Things are really picking up in the vineyard. A few weeks ago we put out nets to keep the birds off of the fruit. And talk about fruit – It’s going to be a big year this year. The vines are covered in fruit this year. At the current pace we should be harvesting sometime in the last two weeks of september.
So recently I finished reading a book by Keith Ferrazzi called “Never Eat Alone” that really changed my whole way of thinking about networking. (http://nevereatalone.com) I had always viewed networking as the stuffy, annoying, networking meetings with people running around having very shallow conversations just to get their business card out to as many people as possible. But this books changed my viewpoint. My goal in meeting new people is to try and make a connection with the people I meet. One that could ultimately lead to a real relationship. This book really boiled it down for me. That it shouldn’t be difficult, even for someone like me who leans more to being an introvert. Although he does a much better job of describing it:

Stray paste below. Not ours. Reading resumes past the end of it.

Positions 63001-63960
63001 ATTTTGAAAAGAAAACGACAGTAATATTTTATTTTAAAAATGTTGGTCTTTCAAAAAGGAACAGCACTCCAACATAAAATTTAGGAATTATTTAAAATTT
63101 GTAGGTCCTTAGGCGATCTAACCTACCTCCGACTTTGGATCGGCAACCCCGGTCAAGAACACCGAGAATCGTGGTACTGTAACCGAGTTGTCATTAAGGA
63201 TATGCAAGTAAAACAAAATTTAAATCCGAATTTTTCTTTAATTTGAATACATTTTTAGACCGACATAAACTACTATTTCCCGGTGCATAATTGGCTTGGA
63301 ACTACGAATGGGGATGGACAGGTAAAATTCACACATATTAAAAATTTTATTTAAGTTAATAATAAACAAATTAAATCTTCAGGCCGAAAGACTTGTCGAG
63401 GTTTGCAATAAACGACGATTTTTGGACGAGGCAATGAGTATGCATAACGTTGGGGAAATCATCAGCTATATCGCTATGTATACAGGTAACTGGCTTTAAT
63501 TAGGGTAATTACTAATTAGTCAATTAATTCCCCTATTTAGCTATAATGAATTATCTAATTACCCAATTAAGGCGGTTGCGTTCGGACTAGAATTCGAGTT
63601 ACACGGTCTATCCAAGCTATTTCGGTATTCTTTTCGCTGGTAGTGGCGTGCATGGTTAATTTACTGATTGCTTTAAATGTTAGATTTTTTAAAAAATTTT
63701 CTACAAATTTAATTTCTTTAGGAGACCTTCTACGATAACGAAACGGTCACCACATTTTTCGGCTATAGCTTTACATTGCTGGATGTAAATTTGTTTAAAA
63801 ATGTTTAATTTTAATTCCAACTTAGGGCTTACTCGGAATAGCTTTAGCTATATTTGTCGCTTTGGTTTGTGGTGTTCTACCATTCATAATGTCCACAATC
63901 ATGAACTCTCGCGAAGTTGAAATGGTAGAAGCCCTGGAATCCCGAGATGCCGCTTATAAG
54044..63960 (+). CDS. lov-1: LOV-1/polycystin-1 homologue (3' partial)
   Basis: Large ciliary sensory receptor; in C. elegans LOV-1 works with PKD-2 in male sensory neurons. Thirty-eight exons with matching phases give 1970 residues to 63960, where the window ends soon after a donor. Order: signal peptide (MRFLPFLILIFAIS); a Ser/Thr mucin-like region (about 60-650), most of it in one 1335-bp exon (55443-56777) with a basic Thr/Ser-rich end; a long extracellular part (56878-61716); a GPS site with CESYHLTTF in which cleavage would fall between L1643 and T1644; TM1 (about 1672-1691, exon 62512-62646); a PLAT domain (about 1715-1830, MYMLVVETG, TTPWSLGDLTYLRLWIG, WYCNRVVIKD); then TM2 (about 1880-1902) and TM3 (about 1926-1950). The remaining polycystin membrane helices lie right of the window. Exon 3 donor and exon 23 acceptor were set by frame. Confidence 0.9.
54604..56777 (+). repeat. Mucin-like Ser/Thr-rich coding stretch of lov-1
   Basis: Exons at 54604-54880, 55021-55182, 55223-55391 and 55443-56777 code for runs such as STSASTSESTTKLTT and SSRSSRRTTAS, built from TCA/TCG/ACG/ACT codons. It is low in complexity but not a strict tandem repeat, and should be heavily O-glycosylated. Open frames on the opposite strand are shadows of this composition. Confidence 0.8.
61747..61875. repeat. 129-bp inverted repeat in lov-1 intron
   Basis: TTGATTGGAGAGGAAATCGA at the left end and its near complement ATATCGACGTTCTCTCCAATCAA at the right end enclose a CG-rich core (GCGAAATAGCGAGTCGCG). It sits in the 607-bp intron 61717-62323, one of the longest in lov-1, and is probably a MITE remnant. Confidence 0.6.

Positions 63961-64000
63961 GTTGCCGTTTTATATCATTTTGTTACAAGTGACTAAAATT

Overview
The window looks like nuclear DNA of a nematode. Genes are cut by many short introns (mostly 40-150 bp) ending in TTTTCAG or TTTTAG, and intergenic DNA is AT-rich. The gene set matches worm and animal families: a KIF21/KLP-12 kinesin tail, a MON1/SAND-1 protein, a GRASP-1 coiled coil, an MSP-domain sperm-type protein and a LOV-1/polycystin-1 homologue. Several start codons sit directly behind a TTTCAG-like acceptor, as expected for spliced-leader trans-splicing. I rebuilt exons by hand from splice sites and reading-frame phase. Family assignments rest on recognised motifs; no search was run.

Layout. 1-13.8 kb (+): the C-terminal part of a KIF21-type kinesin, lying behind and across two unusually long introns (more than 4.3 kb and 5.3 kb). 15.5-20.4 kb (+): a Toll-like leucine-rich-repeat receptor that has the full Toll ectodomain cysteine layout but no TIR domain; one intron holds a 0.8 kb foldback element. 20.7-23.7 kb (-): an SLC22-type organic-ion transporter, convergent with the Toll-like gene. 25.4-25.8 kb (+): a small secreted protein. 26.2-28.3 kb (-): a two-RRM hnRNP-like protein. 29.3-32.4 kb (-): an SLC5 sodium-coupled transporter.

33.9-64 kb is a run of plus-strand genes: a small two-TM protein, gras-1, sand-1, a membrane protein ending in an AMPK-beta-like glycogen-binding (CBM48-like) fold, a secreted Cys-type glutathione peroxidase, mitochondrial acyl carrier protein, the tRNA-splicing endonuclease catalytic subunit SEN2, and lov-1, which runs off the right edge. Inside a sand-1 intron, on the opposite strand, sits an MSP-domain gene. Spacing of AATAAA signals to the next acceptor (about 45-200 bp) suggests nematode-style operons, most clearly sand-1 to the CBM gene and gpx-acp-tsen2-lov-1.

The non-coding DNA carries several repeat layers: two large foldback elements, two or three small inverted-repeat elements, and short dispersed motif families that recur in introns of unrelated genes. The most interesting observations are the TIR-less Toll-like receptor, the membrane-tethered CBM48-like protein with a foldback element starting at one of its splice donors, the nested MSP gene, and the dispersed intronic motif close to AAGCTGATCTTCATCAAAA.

To some, “Networking” has become a dirty word – and rightfully so. It conjures up rooms of unemployed job-hunters desperately and frantically searching for a quick way in to a position. Or, it’s smarmy salespeople collecting business cards that they toss away when the quick buck doesn’t appear as quickly as hoped. Together, we will do something very different with the word Networking. We will define it as forming genuine relationships and building genuine community — a community of relationships that helps everyone’s well-being and success.